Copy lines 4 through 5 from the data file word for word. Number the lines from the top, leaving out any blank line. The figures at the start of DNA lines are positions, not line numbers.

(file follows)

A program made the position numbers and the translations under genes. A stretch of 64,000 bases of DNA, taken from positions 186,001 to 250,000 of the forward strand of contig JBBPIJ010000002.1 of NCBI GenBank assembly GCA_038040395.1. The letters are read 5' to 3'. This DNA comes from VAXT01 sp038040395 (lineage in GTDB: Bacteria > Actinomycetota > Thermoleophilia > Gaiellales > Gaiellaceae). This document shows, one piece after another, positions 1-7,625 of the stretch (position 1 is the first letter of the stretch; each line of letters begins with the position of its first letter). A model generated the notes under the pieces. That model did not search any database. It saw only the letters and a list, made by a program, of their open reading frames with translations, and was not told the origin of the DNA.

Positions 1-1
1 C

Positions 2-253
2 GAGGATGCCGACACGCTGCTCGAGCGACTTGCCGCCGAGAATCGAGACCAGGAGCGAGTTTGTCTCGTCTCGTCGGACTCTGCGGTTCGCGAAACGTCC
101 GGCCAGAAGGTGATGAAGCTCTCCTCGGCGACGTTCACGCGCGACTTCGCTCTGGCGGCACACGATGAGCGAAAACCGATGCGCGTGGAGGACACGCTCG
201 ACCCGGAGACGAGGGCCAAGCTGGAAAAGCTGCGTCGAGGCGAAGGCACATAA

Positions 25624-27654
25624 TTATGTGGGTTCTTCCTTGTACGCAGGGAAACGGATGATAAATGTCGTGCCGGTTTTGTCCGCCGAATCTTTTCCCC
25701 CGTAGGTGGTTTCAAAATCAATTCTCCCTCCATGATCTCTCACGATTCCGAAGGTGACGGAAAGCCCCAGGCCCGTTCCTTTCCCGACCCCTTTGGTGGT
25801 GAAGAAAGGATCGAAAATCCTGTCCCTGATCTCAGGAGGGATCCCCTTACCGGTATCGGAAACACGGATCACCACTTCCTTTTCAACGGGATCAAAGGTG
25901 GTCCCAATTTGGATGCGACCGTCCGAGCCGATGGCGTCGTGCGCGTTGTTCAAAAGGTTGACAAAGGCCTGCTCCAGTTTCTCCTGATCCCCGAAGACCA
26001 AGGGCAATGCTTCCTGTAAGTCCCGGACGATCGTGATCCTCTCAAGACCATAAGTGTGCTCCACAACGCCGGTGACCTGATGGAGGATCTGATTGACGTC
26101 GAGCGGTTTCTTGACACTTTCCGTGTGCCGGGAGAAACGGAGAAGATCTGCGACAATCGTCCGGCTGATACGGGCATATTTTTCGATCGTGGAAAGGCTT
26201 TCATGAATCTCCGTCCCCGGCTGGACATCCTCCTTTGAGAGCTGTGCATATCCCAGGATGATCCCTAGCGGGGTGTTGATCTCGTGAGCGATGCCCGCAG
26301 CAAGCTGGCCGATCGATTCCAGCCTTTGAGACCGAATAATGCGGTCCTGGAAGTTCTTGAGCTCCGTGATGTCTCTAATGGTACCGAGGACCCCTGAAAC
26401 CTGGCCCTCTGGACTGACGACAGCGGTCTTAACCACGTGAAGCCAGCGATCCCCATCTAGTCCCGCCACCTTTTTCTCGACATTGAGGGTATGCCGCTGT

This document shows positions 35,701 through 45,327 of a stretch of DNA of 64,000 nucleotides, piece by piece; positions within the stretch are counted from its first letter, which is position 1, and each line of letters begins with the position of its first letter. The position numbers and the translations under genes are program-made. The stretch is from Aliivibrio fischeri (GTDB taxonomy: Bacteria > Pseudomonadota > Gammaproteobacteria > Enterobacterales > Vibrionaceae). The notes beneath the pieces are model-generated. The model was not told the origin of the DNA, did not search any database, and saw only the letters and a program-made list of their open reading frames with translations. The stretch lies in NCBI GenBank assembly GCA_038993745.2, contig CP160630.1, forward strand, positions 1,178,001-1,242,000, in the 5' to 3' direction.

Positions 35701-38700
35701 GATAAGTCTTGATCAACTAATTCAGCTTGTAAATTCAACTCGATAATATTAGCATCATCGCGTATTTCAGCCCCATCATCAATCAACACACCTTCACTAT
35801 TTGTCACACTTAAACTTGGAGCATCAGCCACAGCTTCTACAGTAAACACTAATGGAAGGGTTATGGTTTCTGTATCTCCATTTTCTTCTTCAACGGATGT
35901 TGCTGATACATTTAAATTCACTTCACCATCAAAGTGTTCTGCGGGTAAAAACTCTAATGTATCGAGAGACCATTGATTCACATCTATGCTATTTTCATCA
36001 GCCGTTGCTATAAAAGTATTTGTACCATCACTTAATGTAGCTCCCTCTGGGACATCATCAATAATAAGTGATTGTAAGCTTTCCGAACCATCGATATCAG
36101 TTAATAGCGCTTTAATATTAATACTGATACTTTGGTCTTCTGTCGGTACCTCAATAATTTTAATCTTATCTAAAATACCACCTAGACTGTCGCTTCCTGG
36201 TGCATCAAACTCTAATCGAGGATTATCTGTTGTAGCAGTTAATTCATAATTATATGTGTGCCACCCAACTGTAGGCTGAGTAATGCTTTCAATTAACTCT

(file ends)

Positions 2-253
2 GAGGATGCCGACACGCTGCTCGAGCGACTTGCCGCCGAGAATCGAGACCAGGAGCGAGTTTGTCTCGTCTCGTCGGACTCTGCGGTTCGCGAAACGTCC